It also makes sense that Homura would choose to complete her witch transformation at the cost of her own soul, in order to keep the Incubators from screwing with Madoka anymore. Because it’s not a self-preserving move, it’s a move they don’t see coming. But the other magical girls arrive and go against her wishes, freeing her from the false city and find her real body in a desolate wasteland.

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It’s a move that restores Madoka’s memories and powers as Law of Cycles back, but at a price: Madoka is once again exposed to the Incubator’s meddling, not to mention the still-alive Homura’s own desires. When she descends upon Homura to clear her soul gem of despair, Homura grabs her and releases the contents of the gem, which isn’t despair, but love, the ‘most powerful of emotions’ and the one Kyuubey is least equipped to understand. This is Homura following through on her promise never to let Madoka go, having been given an opportunity she didn’t ask for, but did hope for.

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Things get more and more out of hand from there, with Homura suppressing Madoka’s godlike powers and transforming into a kind of Anti-Law of Cycles, calling herself a “demon” in contrast to Madoka’s angel-like form. With her new powers, she rewrites the laws of the universe just as Madoka once had, only this time both of them are alive and well in a real world, not a mere illusion caused by the experimentation of the Incubators.

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In this new world, Madoka is the transfer student rather than Homura, and sports a yellow ribbon rather than red, which Homura sports instead. Homura still has all her memories of what went on in the previous universes, and it shows on her universe-weary, glasses-less face. Her love for Madoka is a twisted, possessive love now, borne from pressing countless reset buttons and literally going to hell and back.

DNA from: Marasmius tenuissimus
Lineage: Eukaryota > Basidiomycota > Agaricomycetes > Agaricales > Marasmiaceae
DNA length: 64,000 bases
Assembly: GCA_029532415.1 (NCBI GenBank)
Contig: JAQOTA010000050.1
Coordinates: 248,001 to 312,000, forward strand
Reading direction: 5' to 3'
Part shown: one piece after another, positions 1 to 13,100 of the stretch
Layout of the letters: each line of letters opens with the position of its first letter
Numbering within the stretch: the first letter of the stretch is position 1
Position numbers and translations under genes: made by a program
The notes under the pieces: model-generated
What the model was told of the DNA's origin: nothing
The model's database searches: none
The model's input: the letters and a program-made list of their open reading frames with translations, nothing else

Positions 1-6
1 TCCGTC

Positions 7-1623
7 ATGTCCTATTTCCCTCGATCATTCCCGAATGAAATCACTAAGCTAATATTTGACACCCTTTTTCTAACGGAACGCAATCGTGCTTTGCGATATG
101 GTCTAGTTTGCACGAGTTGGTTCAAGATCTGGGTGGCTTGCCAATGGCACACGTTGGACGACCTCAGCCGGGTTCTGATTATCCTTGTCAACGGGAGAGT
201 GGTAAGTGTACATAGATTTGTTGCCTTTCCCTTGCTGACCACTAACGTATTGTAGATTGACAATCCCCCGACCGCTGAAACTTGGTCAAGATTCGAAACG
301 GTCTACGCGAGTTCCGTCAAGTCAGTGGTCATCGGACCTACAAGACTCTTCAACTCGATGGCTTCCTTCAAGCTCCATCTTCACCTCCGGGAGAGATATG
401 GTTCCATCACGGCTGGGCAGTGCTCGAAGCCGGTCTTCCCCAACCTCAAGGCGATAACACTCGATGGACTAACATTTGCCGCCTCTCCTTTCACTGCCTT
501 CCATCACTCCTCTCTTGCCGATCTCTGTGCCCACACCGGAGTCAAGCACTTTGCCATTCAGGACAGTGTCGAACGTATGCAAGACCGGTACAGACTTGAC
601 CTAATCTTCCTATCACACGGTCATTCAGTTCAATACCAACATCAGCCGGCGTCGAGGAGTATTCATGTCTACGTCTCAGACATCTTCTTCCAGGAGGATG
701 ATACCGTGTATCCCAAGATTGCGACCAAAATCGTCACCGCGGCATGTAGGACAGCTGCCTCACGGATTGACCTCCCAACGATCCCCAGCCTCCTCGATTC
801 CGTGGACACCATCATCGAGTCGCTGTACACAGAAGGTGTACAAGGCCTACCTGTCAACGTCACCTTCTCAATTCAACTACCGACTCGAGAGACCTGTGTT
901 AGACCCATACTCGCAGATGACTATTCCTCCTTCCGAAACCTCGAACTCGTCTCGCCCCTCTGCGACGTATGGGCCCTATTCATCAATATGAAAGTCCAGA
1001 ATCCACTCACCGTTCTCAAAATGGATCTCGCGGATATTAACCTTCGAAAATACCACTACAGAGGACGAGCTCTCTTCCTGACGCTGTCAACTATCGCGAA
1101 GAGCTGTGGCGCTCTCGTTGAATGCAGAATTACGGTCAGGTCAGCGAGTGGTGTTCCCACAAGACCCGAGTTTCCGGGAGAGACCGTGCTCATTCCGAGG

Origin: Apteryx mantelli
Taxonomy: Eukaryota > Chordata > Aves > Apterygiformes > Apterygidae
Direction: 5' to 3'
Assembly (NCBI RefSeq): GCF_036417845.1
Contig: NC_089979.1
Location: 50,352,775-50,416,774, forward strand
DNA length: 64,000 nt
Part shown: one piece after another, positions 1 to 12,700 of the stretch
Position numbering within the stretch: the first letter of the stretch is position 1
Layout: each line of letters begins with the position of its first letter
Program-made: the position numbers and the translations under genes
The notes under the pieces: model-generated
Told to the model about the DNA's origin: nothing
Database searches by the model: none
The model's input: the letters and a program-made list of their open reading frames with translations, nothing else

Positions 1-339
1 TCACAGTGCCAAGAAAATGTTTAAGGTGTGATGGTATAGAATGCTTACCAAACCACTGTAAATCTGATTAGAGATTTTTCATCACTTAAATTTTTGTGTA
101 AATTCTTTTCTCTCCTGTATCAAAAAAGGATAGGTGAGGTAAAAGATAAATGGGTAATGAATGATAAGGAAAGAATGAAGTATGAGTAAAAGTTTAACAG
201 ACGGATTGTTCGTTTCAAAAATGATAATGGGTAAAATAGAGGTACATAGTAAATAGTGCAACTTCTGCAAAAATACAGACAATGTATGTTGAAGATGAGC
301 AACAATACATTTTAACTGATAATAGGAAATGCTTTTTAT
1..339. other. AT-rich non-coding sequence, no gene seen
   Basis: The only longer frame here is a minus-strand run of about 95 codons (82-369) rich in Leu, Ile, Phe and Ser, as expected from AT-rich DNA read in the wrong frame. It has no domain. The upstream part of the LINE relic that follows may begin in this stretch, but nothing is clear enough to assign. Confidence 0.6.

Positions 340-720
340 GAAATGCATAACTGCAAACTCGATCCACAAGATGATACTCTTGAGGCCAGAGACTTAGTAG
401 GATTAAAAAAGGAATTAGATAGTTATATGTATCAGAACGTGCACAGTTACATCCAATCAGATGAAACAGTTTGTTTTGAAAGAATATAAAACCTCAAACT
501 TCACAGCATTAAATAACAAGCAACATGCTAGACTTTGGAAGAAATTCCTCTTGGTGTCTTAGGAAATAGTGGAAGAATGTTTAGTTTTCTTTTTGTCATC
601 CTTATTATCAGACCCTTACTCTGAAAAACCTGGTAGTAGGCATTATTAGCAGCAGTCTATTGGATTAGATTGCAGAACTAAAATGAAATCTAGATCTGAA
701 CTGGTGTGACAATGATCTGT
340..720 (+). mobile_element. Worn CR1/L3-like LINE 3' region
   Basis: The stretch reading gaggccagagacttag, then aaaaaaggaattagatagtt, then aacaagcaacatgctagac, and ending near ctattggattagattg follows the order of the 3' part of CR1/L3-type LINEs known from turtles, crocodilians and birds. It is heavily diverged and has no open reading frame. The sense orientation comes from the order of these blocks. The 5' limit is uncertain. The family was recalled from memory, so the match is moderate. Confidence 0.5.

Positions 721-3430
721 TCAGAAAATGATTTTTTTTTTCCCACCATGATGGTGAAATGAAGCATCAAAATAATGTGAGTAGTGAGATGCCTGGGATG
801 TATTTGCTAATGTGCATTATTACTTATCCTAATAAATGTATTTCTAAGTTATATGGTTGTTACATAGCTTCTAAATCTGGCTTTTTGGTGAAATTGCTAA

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So, all’s well that ends well, right? Well…no. This is Madoka we’re talking about. Homura merely suppressed Madoka’s Law of Cycle powers, and her memory of them. The powers are still there, and even while she’s showing Madoka around the school, a momentary recollection has her suddenly about to transform back into that godlike being.

Homura has to embrace her tightly to stop the transformation, but a time will probably come when she can’t, and the angel and demon will become enemies with opposing goals. In other words, all’s well that ends well for the time being, if you happen to be on Homura’s side. This is very much in keeping with the franchises refusal to hand out happy or even easy endings, preferring qualified, ambiguous, or just plain strange ones. After all that’s happened, consequences and compromises were inevitable. The show doesn’t rule out future problems…nor future rewrites of the universe.

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The post-credits sequence is strange indeed, but again, nothing new for this franchise. Sitting high above the city she in effect controls, apparently content with the way things are (again, for now), and fully equipped and prepared to defend the way things are, whether it’s keeping Madoka from rising back to godhood or keeping Kyuubey neutralized.

If Homura has to be “evil” in order to share the real world with the one she loves by suppressing her true nature, so be it.

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Puella Magi Madoka Magica – 01 (Retro Review)

Originally posted 6 Jul 2011 – Like Bakemonogatari, Puella Magi Madoka Magica immediately establishes itself as a very stylish enterprise. Very architectural, too. Ordinary settings like a house and a school are grand, impressive postmodern cathedrals. The polarizing Akiyuki Shinbo reminds me somewhat of Wes Anderson; with the tendency for his ‘camera’ to hang back and dwell on things and the careful attention to minute visual details. We like it.

We’ve never watched a pure “Maho Shojo” anime before, and it seems with Puella Magi, we still won’t; it’s obvious Shinbo wants to put a spin on the genre to shake it up a bit, while adding his signature (and very noticeable) style(s). The character design is simple, but clean. As discussed, the architecture is awesome and the entire world is bright and hopeful…until a witch shows up and starts bending everyone’s perception of it. The animation used there reminded me of the frenetic, freewheeling opening of (Goku) Sayonara Zetsubo Sensei.

Our protagonist Madoka (Aoi Yūki) and her friend Sayaka (Eri Kitamura) are faced with a choice right off the bat: continue their regular high school lives, or step into the world of magic. It isn’t for the faint-hearted: Homura Akemi (Chiwa Saito), who shows up both in Madoka’s dream and at her real-life school, warns her not to partake it if she loves her family and friends. But of course, she will enter the magical world. That’s what this is all about. We’ll see where this goes.


Rating: 8 (Great)